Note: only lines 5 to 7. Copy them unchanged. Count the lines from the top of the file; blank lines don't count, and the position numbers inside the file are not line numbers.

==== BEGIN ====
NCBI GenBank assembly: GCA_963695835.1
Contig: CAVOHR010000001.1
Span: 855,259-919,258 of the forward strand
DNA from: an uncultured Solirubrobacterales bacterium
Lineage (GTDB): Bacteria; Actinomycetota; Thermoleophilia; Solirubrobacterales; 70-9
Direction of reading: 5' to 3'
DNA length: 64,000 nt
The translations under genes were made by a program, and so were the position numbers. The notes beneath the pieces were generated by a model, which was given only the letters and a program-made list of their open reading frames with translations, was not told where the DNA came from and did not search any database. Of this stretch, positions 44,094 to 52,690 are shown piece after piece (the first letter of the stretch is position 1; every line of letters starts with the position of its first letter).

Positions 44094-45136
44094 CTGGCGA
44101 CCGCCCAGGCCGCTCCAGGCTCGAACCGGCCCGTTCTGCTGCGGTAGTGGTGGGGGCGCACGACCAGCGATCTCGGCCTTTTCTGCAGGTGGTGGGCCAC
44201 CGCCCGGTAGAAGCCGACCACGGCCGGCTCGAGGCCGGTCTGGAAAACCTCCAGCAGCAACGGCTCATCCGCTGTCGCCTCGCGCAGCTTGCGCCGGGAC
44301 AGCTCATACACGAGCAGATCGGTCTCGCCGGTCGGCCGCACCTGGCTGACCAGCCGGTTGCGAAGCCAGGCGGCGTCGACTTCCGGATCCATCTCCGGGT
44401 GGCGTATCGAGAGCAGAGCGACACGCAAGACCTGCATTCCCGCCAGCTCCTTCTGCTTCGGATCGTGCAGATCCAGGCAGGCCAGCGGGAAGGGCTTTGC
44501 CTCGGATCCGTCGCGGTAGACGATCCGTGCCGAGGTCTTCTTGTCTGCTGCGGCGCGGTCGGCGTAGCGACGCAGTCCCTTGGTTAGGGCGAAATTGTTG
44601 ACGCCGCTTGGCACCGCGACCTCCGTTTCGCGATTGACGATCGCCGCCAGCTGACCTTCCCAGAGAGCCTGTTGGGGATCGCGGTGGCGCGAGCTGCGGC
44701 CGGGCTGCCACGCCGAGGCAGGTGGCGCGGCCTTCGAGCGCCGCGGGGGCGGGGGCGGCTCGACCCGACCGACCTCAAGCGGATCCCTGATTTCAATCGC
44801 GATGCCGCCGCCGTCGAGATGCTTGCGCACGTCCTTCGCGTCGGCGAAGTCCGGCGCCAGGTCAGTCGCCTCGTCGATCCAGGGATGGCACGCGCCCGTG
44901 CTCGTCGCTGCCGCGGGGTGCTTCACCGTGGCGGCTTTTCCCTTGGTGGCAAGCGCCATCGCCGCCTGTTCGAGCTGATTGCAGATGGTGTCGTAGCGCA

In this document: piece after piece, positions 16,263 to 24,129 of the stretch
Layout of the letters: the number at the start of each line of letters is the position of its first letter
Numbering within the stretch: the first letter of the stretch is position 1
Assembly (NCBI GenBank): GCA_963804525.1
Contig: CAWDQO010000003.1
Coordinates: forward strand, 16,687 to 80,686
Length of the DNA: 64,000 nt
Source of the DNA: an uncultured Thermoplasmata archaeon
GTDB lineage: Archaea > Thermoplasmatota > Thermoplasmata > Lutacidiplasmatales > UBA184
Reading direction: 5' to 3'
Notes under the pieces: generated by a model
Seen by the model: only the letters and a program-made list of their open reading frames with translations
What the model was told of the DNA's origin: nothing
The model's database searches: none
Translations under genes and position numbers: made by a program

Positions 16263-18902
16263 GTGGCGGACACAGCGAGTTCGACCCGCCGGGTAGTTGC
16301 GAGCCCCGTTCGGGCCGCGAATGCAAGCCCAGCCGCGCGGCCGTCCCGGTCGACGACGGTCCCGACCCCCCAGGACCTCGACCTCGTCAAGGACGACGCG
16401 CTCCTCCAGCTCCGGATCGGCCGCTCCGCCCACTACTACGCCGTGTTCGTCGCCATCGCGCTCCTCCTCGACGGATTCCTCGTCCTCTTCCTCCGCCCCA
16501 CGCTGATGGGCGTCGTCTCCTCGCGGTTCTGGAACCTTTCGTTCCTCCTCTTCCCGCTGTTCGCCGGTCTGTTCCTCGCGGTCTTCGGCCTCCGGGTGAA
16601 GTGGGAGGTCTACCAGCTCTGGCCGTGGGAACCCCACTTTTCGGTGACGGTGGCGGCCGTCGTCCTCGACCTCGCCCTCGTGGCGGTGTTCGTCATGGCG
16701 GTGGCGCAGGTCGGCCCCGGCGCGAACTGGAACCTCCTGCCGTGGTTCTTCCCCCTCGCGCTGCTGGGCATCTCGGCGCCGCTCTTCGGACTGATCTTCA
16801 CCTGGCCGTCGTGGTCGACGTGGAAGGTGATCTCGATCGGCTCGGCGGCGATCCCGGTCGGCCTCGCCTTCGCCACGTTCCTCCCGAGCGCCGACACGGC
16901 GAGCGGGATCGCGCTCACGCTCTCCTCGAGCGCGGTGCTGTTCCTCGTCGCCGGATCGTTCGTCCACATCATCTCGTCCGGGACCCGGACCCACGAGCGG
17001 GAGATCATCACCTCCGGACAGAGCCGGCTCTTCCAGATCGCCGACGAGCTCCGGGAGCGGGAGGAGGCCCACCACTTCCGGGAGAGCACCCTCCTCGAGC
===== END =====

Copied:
Lineage (GTDB): Bacteria; Actinomycetota; Thermoleophilia; Solirubrobacterales; 70-9
Direction of reading: 5' to 3'
DNA length: 64,000 nt